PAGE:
Positive Selection Of Multiple Copies Of A Gene Within The Same Genome
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12.1 years ago
Dejian ★ 1.3k

My colleague and I are holding different opinions about positive selection. The major issue is whether positive selection can be done among multiple copies of a gene within the same species. I think it can. But I cannot find suitable cases to prove it. The papers I have got mainly deal with positive selection among species. Some papers conducted positive selection within species. However, they used cDNA information and SNP from multiple species. For example, Moy etal. (2008) analyzed intraspecific diversity in oyster sperm bindin. Ramensky etal. (2008) found that alternatively spliced exons of human genes were under positive selection. I wonder whether there is an example that analyzed the multiple copies of a certain gene within the same genome (without using multiple individuals) and found the genomic copies were under positive selection. Do you know such examples? If any, please share with me. I will continue to search for such examples, and will share it with you if any. Thanks!

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12.1 years ago
Philippe ★ 1.9k

Hi,

I didn't know any cases so far but I was curious about this question and found some evidence in the litterature. The mammalian PRAME gene family has been studied in different species and several group showed that part of the family members evolved under positive selection:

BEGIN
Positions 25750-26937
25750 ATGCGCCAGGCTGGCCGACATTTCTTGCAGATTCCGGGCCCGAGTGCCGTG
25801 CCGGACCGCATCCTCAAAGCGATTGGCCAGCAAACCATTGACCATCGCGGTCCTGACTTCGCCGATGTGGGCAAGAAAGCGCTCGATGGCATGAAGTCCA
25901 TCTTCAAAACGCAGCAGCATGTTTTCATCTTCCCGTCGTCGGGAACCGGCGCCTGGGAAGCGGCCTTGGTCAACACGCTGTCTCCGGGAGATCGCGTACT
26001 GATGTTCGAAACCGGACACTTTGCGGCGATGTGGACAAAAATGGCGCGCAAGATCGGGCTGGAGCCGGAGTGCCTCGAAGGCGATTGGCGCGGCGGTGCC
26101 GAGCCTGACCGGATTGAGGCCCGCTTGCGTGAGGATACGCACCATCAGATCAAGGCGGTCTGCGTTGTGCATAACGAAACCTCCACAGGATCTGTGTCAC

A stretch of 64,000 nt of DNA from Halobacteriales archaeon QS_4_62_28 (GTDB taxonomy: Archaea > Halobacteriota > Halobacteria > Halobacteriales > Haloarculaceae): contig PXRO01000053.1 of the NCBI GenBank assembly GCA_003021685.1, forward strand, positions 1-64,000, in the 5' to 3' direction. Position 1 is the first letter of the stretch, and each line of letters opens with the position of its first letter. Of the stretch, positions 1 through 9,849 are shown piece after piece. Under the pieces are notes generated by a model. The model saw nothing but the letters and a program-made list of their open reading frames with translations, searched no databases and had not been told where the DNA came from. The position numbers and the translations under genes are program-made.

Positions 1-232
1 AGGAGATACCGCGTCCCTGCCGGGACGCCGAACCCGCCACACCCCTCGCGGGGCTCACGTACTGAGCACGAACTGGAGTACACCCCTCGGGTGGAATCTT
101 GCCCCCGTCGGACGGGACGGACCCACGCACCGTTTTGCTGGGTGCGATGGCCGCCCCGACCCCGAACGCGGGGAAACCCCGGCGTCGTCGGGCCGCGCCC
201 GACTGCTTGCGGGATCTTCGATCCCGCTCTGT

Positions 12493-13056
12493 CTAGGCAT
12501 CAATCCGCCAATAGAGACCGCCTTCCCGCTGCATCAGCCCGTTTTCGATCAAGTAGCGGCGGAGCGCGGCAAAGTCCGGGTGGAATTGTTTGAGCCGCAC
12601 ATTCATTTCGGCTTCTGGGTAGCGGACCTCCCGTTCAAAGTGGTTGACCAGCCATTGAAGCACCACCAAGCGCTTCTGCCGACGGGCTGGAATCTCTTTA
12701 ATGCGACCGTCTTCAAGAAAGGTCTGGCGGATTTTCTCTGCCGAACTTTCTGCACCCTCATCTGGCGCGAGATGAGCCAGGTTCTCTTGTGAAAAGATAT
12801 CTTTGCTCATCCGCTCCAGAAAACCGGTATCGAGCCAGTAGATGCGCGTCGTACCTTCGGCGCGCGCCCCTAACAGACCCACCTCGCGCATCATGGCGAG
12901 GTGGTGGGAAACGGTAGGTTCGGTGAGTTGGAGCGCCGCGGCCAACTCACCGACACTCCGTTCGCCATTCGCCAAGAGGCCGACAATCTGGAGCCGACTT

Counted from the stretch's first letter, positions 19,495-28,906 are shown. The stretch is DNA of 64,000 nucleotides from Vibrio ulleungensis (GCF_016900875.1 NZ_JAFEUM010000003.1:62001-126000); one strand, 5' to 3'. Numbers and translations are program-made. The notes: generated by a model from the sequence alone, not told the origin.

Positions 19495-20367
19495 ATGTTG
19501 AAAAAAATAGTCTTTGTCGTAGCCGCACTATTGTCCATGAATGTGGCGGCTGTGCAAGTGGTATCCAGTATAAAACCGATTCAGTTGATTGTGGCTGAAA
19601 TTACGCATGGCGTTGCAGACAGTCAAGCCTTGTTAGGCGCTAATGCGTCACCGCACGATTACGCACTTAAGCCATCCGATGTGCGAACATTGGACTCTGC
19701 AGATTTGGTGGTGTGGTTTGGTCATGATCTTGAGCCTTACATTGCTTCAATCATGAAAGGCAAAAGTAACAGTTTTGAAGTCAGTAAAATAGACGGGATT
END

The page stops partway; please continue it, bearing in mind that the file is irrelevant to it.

Before finding these examples I was thinking that there are no reason it could not happened. If a gene is highly duplicated and at least one copy (or more) keep the ancestral function, then the other genes are free to evolve any new function and this can potentially be achieved by positive selection of some copies. I didn't look further but I am quite sure we can find other references.

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Yes, you are right. I shared two examples above.

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12.1 years ago

Selection to maintain multiple copies of a given gene is a type of selection acting upon all members, and this could be distinct from forces acting to different degrees upon different copies of that gene. With this as background, I offer the case of human amylase 1 (AMY1) and copy number affected by starch in the diet. Neighboring but distinct populations in Africa have different AMY1 copy numbers, different AMY1 expression levels and different amounts of starch in their diets. The authors report "(h)igher AMY1 copy numbers and protein levels probably improve the digestion of starchy foods and may buffer against the fitness-reducing effects of intestinal disease."

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Positive selection often occurs to genes involved in immunity, reproduction and dietary system. Your example about AMY1 is based on comparison between multiple individuals. In fact, it is not what I want. But, thank you all the same for sharing your knowledge. I have found two suitable cases and listed them in the comment to my question.

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12.1 years ago
Bill Pearson ★ 1.0k

Here is an example of identification of positive selection in an enzyme, using several genes in the same species (paralogs).

Y. Ivarsson, A. J. Mackey, A M. Edalat, W. R. Pearson and B. Mannervik "Identification of residues in glutathione transferase capable of driving functional diversification in evolution - a novel approach to protein redesign" J Biol Chem (2003) 278:8733-8738

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